Biomechanics is a broad interdisciplinary field that encompasses the mechanics of biological systems, structures, materials, and locomotion.  In biomechanics, we study how biological mechanisms work and how organisms interact with their physical environment. This helps us understand organismal behavior and morphology, deepening our biological knowledge and often revealing novel strategies organisms use to thrive.  Biomechanical applications range from the design of biomimetic vehicles for exploring other planets to modeling the optimum structure for implants that facilitate the regrowth of damaged tissue.

The current research in biomechanics at GCC focuses on the behavior of oyster larvae in turbulence, and the propulsive performance of flapping foils and strips.  The work involves fluid dynamics, flow visualization, image processing, biomimetic robotics, and marine ecology.  The aim of the oyster larvae work is to understand what cues oysters to settle and form communities, which are vital to marine ecosystems and regional economies.  The flapping propulsion work increases our understanding of swimming animals, and may lead to the development of novel propulsion systems for marine vehicles.

Students play a key role in this research through summer research grants made available by the college and through outside fellowships.  The work involves collaborators at Woods Hole Oceanographic Institution, Harvard University, and Carnegie Mellon University.  The GCC Department of Mechanical Engineering offers a class called Biomechanics—MECE 328—which is also open to students outside of mechanical engineering.

Recent publications with students as co-athors:

Wheeler, J. D., Helfrich, K. R., Anderson, E. J., McGann, B., Staats, P., Wargula, A. E., Wilt, K., and Mullineaux, L. S. (2013). Upward swimming of competent oyster larvae (Crassostrea virginica) persists in highly turbulent flow as detected by PIV flow subtraction. Mar. Eco. Prog. Ser., 488, 171-185.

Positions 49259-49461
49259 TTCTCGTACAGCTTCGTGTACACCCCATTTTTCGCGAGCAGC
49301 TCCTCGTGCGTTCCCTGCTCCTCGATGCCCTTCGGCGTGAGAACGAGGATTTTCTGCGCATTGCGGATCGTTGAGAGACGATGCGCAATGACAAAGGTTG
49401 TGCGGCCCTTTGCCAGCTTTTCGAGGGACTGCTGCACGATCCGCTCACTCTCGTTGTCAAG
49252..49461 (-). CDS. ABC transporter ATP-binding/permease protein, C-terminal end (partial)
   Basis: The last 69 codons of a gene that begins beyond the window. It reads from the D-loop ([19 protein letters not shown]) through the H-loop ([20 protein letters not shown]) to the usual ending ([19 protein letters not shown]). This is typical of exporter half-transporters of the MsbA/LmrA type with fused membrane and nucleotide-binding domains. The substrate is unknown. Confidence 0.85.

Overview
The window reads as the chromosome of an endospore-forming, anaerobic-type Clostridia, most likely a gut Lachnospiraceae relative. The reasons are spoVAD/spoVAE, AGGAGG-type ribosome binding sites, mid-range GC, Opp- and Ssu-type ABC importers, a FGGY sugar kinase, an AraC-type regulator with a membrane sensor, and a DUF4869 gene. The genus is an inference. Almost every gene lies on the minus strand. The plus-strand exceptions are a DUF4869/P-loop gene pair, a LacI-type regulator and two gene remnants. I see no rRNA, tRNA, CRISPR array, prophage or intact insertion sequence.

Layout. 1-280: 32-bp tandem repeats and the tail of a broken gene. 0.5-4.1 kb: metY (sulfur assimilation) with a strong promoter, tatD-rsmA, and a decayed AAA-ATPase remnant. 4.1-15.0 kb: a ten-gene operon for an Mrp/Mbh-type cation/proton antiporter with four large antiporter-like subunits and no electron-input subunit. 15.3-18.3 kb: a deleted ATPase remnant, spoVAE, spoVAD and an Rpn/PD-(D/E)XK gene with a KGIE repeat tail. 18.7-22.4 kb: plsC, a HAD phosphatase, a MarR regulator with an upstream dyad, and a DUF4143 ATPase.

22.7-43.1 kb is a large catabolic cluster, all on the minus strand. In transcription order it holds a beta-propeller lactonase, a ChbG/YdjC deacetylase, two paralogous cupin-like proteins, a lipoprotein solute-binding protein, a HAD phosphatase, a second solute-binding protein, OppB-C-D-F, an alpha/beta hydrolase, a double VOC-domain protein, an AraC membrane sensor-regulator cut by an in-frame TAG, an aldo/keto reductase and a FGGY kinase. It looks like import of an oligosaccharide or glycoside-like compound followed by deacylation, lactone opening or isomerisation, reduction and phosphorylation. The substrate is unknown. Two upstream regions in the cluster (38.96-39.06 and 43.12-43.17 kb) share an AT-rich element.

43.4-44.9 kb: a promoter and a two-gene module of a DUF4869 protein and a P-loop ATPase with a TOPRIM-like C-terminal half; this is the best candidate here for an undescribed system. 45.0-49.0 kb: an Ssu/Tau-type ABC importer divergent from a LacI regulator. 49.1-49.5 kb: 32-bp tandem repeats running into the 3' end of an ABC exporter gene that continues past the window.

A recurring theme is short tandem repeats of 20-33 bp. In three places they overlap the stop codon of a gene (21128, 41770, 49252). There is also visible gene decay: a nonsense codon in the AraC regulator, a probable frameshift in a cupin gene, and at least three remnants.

Alben, S., Witt, C., Baker, T. V., Anderson, E. and Lauder, G. V. (2012). Dynamics of freely swimming flexible foils. Phys. Fluids. 24, 051901; doi: 10.1063/1.4709477.

Lauder, G. V., Madden, P. G. A., Tangorra, J., Anderson, E. and Baker, T. V. (2011). Bioinspiration from fish for smart material design and function. Smart Mater. Struct.  20, doi:10.1088/0964-1726/20/9/094014.

Lauder, G., Lim, J., Shelton, R., Witt, C., Anderson, E., and Tangorra, J. L. (2011). Robotic models for studying undulatory locomotion.  Mar. Tech. Soc. J. 45 (4), 41-55.

Tytell, E. D., Borazjani, I., Sotiropoulos, F., Baker, T. V., Anderson, E. J., and Lauder, G. V. (2010). Disentangling the functional roles of morphology and motion in the swimming of fish.  Integr. Comp. Biol.  50, 1140-1154.

Recent presentations and posters with students as co-athors:

Arellano, S. M., Mullineaux, L. S., Anderson, E. J., Helfrich, K., McGann, B. J., Wheeler, J. D. (2012). Swimming behaviors of barnacle larvae in response to waterborne settlement cues. 2012 Ocean Sciences Meeting (TOS/ASLO/AGU).  Salt Lake City, UT. Feb. 20 – 24.

Lauder, G. V., Witt, C., and Anderson, E. J. (2011). Biorobotic analysis of the functional significance of fish tail shapes.  Annual Meeting of the Society for Integrative and Comparative Biology (SICB). Salt Lake City, UT. Jan. 3-7.

Anderson, E., Mullineaux, L., Helfrich, K., Staats, P., Wargula, A., and Wilt, K. (2011). Turbulence intensity affects vertical swimming behavior in oyster larvae, C. virginica.  Microenvironments Modulating Biological Interactions in the Ocean.  The Aspen Center for Physics. Aspen, CO. Jan. 16-21.

Baker, T. V., Anderson, E. J., Lim, J. L., and Lauder, G. V. (2010). Locomotion by flexible foils: effect of length and stiffness on performance.  SICB. Seattle, WA. Jan. 3-7.